I’m now a qualified Personal Trainer and I think many assume that means I’ve always been ‘sporty’ and into fitness. I haven’t, at all.
Although a long time ago, when I was at school and during Sixth Form, games was not my thing! I was on a few teams but when it came to it, I wasn’t really fussed. Running was a whoooooole world of pain for me. The dreaded cross country runs saw me finishing in the bottom 5 of about 50 girls.
During uni I guess my housemates and I tried a little with the whole fitness thing- running miles around the local park before refueling on carbs- roughly translated as ‘slowly jogging about half a mile before eating a load pizza and then hitting the town.’ Post uni I became more of the classic cardio bunny. I joined a gym and did endless amounts of cross trainer and treadmill, while lifting more than 4kg dumbbells.
So yeah, I haven’t always been a fitness keeno, and I have learnt A LOT about training in the last few years (and am excited to learn a while load more.) If you are new to the gym, or considering joining a gym, do not be nervous! I have spoken to a lot of gym members recently who say they feel a bit intimidated by the gym, they don’t know what to do and fear looking silly, the weights section scares them (mainly a comment from women), and they worry they won’t be able to keep up during the classes. I’ve felt like this but you can over come it, and actually start to enjoy your training.
- EVERYONE IS NEW TO SOMETHING- It can be a different thing for different people but everyone will be new to something. It could be weight training, it could be fishing, it could be baking (my eclectic selection!). If you are new, your are not expected to now everything, or anything, so don’t feel like you should. When I started weight training I didn’t know you added the 20kg weight of the bar to what you lift, embarrassing to admit but how would I know that?!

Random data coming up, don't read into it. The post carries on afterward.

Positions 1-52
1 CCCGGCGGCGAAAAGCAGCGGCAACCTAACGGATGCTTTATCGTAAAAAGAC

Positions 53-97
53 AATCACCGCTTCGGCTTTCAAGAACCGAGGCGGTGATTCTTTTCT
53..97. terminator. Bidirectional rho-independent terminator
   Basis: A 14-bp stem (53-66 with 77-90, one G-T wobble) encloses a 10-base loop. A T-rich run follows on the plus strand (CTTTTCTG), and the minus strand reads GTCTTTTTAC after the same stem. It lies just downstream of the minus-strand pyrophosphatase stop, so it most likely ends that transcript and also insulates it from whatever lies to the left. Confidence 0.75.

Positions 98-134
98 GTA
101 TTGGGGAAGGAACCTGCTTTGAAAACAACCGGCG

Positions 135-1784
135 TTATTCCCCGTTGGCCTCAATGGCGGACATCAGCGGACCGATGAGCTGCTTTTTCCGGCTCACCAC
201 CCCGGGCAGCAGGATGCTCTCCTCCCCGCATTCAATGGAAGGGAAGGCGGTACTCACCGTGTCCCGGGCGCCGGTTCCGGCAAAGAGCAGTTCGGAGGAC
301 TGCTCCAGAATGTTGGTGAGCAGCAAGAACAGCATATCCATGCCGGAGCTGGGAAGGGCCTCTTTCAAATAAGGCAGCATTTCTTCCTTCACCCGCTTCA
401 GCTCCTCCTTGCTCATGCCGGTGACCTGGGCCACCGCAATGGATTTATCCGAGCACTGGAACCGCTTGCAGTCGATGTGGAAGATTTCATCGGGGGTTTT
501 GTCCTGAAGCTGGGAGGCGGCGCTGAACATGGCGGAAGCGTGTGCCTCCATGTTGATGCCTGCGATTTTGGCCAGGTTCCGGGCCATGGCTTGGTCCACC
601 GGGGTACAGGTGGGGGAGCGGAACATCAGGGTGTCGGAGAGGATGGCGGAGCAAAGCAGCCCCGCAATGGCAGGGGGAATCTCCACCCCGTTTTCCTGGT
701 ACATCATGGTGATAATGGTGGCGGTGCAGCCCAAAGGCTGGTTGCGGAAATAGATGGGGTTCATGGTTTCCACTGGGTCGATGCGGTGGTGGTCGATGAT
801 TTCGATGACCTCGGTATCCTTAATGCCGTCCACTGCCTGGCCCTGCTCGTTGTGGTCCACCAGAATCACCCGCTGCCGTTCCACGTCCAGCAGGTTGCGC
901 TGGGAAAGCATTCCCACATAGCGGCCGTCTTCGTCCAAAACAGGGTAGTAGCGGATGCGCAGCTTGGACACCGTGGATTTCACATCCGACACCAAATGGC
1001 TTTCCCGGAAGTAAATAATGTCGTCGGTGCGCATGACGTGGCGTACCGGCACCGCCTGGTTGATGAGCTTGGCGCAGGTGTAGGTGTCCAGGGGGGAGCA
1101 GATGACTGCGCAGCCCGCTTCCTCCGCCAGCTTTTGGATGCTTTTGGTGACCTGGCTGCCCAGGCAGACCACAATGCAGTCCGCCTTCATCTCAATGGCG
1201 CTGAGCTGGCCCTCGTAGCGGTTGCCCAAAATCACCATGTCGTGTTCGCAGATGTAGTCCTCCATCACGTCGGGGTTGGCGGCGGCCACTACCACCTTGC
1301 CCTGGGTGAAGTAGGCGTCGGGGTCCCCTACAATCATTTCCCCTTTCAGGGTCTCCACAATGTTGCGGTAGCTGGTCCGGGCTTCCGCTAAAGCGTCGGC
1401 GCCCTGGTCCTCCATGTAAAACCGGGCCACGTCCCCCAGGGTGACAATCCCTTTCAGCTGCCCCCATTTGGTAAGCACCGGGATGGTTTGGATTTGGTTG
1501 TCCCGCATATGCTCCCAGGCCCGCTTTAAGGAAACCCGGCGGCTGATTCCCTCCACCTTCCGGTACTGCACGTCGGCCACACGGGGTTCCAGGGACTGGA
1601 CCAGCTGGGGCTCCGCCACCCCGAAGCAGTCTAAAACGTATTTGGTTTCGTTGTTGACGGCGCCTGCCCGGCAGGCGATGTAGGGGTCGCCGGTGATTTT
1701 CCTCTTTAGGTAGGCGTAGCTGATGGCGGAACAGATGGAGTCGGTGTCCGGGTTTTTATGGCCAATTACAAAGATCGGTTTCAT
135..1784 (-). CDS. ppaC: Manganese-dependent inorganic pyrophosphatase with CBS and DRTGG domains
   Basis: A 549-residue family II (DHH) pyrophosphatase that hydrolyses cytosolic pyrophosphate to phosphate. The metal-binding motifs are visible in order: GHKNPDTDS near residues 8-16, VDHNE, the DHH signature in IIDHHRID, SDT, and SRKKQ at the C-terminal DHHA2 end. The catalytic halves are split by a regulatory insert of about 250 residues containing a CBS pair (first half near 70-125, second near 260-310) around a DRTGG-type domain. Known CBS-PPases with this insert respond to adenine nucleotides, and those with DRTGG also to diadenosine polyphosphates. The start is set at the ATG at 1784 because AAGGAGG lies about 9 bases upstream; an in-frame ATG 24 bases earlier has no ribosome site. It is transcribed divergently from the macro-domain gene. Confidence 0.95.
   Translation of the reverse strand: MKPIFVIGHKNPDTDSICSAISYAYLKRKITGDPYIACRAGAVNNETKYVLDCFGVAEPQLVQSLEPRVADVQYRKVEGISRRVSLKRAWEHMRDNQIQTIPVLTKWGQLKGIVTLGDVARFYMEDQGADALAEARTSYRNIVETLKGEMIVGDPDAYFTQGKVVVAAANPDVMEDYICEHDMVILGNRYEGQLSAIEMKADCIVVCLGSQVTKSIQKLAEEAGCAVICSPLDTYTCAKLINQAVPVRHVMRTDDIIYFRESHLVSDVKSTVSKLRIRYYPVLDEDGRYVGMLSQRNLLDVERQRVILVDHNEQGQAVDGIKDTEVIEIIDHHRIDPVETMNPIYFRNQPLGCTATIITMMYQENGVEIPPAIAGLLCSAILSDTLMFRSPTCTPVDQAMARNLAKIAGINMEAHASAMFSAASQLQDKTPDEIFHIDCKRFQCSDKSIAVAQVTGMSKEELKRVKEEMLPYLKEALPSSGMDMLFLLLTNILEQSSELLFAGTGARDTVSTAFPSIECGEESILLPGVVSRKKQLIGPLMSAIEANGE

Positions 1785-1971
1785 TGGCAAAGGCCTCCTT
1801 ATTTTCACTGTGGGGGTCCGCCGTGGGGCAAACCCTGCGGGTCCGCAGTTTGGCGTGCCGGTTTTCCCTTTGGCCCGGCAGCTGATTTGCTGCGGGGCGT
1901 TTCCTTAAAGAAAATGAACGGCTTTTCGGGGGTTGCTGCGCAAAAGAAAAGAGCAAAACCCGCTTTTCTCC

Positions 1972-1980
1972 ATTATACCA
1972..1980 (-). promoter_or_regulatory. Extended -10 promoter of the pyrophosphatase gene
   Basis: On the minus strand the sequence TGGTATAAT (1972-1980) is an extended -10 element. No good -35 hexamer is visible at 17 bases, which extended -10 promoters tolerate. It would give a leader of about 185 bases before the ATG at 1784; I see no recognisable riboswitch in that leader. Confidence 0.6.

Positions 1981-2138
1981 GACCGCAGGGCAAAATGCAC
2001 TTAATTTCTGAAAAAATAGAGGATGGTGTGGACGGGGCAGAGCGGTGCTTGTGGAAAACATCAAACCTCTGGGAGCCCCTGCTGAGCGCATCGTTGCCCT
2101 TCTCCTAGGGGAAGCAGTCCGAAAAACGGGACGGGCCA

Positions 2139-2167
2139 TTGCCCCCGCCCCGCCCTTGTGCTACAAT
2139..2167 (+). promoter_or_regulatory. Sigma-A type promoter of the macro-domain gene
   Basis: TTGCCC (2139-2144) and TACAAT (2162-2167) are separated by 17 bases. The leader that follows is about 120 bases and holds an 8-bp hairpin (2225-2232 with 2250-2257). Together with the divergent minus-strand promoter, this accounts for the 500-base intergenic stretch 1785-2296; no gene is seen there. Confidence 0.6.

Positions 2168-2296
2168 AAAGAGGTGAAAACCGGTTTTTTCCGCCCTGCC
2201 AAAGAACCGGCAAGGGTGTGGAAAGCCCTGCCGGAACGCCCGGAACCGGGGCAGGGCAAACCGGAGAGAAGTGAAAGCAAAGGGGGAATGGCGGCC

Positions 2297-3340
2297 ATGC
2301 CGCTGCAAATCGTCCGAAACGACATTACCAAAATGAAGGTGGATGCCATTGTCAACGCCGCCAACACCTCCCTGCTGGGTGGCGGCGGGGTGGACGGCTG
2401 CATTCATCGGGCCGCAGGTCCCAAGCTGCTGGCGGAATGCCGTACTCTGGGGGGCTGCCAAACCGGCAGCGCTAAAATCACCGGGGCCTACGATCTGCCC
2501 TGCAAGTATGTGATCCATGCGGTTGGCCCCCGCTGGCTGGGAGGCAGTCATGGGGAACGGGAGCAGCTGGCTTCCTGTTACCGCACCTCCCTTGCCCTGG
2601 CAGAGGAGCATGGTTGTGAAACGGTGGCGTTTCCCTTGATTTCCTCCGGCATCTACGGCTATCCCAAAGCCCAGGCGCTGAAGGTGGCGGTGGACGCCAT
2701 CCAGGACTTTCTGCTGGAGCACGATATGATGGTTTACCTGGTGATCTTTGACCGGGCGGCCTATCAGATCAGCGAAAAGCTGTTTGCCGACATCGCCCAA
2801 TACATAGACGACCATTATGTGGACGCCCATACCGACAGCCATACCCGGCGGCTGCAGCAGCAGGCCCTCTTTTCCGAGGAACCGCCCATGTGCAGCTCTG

- EVERYONE HAS TO START SOMEWHERE- When I started squatting I was far too scared to even look at the squat rack. I began with the smaller fixed weight barbells, chucking it over my head and on my back to squat. Initially it was just 10kg, then gradually I managed to increase it. That was about 2013 I guess, I can now back squat 100kg.
- ASK FOR HELP– If you’re really not sure what the hell you’re doing, ask someone! It genuinely makes me happy when a gym member asks me something as opposed to trying to go it alone with no idea what they’re doing. I remember sitting at an unknown resistance machine many many years ago, doing a few reps and thinking it felt weird so I went to another. The i saw someone else use the machine I’d just left, I’d been sitting on it backwards! The PTs in your gym should want to help you. If you want to learn things, ask them! Or ask me via email or social media. I will always try and help if I can.
- FOCUS ON YOU– It doesn’t matter what the guy is curling, or what the girl is doing on the smith machine. What matters is your training. Everyone has different likes and dislikes, they also have different goals and abilities. Your training should be specific to you, no one else.
- DO WHAT YOU ENJOY– To a certain degree I guess there are parts of our training that we won’t ‘enjoy’ (squat jump finisher!) but you should enjoy the majority of your training. If you hate running, don’t run. If you hate resistance machines, don’t use them. Adapt things to suit you.
- PUSH YOURSELF– Having said the above, in contrast it is good to push yourself, and by this I mean get out of your comfort zone. Try that new class you thought looked fun, you never know, you may actually like it